Radical of a Lie algebra

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In the mathematical field of Lie theory, the radical of a Lie algebra \mathfrak{g} is the largest solvable ideal of \mathfrak{g}.[1]


Let k be a field and let \mathfrak{g} be a finite-dimensional Lie algebra over k. There exists a unique maximal solvable ideal, called the radical, for the following reason.

Firstly let \mathfrak{a} and \mathfrak{b} be two solvable ideals of \mathfrak{g}. Then \mathfrak{a}+\mathfrak{b} is again an ideal of \mathfrak{g}, and it is solvable because it is an extension of (\mathfrak{a}+\mathfrak{b})/\mathfrak{a}\simeq\mathfrak{b}/(\mathfrak{a}\cap\mathfrak{b}) by \mathfrak{a}. Now consider the sum of all the solvable ideals of \mathfrak{g}. It is nonempty since \{0\} is a solvable ideal, and it is a solvable ideal by the sum property just derived. Clearly it is the unique maximal solvable ideal.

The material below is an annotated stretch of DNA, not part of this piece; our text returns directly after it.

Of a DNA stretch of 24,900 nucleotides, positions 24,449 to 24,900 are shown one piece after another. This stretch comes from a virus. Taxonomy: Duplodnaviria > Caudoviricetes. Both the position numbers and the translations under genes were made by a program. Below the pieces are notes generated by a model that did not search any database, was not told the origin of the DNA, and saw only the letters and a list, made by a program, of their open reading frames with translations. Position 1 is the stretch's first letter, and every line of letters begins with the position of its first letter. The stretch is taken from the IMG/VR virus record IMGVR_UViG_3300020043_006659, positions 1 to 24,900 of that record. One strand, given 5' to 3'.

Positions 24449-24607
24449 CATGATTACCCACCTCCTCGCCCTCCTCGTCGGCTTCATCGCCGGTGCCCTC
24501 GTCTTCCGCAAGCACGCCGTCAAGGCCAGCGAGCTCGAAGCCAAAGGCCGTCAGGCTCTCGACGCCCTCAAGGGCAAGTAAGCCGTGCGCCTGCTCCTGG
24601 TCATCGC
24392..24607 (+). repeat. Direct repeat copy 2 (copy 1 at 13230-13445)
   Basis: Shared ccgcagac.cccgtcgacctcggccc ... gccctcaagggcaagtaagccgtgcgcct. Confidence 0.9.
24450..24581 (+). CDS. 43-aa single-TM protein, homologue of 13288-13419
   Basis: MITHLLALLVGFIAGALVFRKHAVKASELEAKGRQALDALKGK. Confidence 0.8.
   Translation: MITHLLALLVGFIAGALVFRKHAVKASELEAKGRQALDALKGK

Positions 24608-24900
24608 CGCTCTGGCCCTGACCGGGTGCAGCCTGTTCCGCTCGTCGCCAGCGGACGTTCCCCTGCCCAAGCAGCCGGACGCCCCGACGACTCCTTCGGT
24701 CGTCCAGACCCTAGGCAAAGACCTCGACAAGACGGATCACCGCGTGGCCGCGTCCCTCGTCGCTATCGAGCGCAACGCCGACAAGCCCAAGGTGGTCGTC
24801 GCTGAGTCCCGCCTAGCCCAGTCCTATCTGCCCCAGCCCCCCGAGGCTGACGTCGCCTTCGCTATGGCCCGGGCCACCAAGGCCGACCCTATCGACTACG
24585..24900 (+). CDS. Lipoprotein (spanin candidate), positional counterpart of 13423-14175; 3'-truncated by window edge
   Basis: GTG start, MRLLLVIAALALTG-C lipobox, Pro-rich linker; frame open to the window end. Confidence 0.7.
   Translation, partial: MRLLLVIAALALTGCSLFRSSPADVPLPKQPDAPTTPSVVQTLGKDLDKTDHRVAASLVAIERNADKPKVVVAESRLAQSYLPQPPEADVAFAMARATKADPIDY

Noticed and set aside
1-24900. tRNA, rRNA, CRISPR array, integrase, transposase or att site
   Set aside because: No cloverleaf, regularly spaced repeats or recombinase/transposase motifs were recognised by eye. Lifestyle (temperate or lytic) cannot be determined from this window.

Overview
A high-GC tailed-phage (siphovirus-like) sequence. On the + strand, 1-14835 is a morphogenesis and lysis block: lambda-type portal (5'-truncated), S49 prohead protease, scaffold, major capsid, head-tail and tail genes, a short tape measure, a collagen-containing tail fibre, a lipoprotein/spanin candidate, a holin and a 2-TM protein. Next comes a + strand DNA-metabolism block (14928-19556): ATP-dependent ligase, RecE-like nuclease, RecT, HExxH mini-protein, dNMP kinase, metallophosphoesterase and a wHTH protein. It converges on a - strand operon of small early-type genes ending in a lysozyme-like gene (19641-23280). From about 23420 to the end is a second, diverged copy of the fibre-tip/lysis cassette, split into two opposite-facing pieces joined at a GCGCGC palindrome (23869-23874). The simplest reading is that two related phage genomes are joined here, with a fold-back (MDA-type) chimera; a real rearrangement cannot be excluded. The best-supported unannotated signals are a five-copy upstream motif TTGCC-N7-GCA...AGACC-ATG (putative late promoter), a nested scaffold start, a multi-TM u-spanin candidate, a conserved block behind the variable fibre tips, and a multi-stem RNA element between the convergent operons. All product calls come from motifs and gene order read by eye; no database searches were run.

Related concepts[edit]

  • A Lie algebra is semisimple if and only if its radical is 0.
  • A Lie algebra is reductive if and only if its radical equals its center.


  1. ^ Hazewinkel, Michiel; Gubareni, Nadiya; Kirichenko, V. V. (2010), Algebras, Rings and Modules: Lie Algebras and Hopf Algebras, Mathematical Surveys and Monographs 168, Providence, RI: American Mathematical Society, p. 15, doi:10.1090/surv/168, ISBN 978-0-8218-5262-0, MR 2724822 .